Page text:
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The Daufuskie Island Resort & Breathe Spa is being broken up after more than two years in bankruptcy.
Two secured creditors on Friday each took back a chunk of the resort's assets, splitting what was once a major employer on the sparsely developed island.
A judge had authorized the creditors' moves late last year, but the trustee overseeing the bankruptcy had continued to try to sell the entire resort to a single buyer until the creditors' deals closed.
"Despite every best effort and two years of very hard work during extremely difficult economic times, a single qualified purchaser simply did not materialize," said Tobin Spirer, a spokesman for trustee Robert C. Onorato.
Onorato and associates provided information to almost 400 prospective purchasers, Spirer said.
He said scores of those prospects toured Daufuskie, which is accessible only by water and is off the southern tip of Hilton Head Island.
AFG, a Denver private investment group that loaned money to the resort before the bankruptcy, received the resort's inn, conference center, Melrose golf course, clubhouse, tennis courts, equestrian center, employee housing and several undeveloped parcels, Spirer said.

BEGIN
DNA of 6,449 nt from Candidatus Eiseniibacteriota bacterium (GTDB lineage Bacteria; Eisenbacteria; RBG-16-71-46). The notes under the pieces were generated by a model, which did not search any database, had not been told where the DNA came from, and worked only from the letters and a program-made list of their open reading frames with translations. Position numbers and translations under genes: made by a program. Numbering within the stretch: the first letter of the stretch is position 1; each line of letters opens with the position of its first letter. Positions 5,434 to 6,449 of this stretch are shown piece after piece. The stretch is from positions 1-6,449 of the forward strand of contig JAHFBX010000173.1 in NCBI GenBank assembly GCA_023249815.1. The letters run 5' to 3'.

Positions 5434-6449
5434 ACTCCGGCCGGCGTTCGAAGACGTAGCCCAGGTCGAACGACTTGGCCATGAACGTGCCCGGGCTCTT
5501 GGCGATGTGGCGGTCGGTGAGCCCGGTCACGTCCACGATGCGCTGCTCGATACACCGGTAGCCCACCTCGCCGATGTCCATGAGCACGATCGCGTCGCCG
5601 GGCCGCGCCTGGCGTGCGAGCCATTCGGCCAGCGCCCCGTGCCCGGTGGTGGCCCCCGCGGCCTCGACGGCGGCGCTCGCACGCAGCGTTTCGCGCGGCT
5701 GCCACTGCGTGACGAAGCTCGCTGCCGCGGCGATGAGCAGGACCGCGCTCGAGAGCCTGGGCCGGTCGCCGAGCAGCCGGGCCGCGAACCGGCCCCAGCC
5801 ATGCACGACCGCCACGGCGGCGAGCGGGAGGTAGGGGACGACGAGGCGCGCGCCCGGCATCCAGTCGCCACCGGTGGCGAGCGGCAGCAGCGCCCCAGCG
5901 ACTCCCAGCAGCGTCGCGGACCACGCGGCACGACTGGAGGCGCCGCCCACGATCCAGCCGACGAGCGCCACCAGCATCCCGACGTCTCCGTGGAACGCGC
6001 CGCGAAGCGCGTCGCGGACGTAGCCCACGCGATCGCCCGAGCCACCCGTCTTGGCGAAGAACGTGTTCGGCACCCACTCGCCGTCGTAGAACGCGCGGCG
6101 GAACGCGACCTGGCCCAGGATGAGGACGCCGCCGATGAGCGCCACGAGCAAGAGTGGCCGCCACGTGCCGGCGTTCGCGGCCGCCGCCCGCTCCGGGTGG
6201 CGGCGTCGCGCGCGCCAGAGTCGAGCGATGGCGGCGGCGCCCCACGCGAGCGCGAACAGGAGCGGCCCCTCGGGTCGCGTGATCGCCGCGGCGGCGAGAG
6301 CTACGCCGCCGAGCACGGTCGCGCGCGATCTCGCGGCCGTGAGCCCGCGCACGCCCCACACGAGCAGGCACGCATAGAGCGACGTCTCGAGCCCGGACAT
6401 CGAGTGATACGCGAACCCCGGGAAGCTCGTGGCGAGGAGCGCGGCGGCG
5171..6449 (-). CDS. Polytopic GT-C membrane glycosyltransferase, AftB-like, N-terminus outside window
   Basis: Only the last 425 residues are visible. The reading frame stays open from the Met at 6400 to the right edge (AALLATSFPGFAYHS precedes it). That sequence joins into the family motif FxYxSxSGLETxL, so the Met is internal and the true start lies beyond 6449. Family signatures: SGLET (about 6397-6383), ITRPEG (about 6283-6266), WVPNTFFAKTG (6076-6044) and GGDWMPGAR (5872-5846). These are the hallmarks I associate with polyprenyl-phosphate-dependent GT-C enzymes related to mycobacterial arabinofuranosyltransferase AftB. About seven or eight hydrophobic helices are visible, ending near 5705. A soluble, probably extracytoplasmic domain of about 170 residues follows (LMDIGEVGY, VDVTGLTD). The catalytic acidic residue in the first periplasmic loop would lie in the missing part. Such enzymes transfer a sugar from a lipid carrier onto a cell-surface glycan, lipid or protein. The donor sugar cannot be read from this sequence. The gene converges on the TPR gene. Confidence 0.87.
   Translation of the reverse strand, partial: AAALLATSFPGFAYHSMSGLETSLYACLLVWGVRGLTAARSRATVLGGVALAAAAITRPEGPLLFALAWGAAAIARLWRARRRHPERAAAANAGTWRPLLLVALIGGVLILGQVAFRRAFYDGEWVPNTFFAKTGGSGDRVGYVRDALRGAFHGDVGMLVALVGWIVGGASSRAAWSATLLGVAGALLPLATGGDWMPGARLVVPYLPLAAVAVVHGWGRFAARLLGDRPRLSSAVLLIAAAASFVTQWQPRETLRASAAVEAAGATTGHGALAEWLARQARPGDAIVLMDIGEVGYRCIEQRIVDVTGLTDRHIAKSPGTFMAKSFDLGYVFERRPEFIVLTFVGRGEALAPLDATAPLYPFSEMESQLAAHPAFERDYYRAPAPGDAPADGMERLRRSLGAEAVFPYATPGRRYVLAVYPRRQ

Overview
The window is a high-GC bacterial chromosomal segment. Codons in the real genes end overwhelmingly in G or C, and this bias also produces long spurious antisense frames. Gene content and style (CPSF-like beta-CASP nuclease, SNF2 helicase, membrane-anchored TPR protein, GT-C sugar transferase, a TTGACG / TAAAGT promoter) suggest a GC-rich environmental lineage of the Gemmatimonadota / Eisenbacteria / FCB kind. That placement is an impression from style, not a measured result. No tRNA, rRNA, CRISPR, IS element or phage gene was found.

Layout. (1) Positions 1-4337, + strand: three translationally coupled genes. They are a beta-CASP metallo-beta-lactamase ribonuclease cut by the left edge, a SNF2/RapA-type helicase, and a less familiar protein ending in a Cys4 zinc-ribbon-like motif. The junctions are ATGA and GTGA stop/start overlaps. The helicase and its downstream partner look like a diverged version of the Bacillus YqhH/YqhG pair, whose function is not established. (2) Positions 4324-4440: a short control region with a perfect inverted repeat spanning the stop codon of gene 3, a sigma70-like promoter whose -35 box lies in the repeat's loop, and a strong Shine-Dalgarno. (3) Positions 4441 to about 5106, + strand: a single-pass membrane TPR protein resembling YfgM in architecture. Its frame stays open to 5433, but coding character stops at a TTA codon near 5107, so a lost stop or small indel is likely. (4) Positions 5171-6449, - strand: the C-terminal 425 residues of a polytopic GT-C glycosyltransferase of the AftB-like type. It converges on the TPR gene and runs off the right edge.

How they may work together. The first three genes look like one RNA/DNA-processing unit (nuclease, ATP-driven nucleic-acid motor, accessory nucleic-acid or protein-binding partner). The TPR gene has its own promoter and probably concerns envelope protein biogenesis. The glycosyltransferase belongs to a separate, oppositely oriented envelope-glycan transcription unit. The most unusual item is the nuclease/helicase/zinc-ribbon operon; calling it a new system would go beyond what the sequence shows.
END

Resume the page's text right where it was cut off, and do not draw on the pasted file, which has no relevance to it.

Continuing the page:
AFG officials could not be reached for comment Monday afternoon.
Bank of North Carolina -- the successor to Beach First National Bank, which loaned money to the resort before the bank failed in April -- received the beach club, eight cottages and several undeveloped parcels, Spirer said.
Bank officials said they are fielding offers for those assets but don't expect to sell soon.
"We can hold it for as long as it takes to maximize the value," market president Tommy Bouchette said.
He said the bank would consider investing in the property to make it more attractive. The bank also would consider selling its property in conjunction with AFG's, he said.
Onorato will retain the Bloody Point golf course, land for a marina at Melrose Landing and several undeveloped parcels on behalf of the resort's estate. He will try to sell those assets to pay back remaining creditors as soon as possible and hopes to receive about $4 million for them, Spirer said.
That won't go far toward satisfying about $90 million in claims creditors have submitted. Ronald Jones, a Charleston attorney representing the resort's unsecured creditors, said that amount would be disappointing but better than nothing.
"You're never pleased to have that small of a dividend," he said. "At least there is some."
Russ Brown, a Daufuskie developer and broker who worked with Onorato during the bankruptcy, thinks breaking up the resort could begin "a new and much brighter chapter" for the island.
Brown expects the secured creditors to protect and improve their property by, for example, better maintaining the Melrose course and cleaning the inn, he wrote Friday in a message to members of a fractional-ownership club on Daufuskie.
"I look forward to experiencing together the rebirth of this unique and special place," Brown wrote.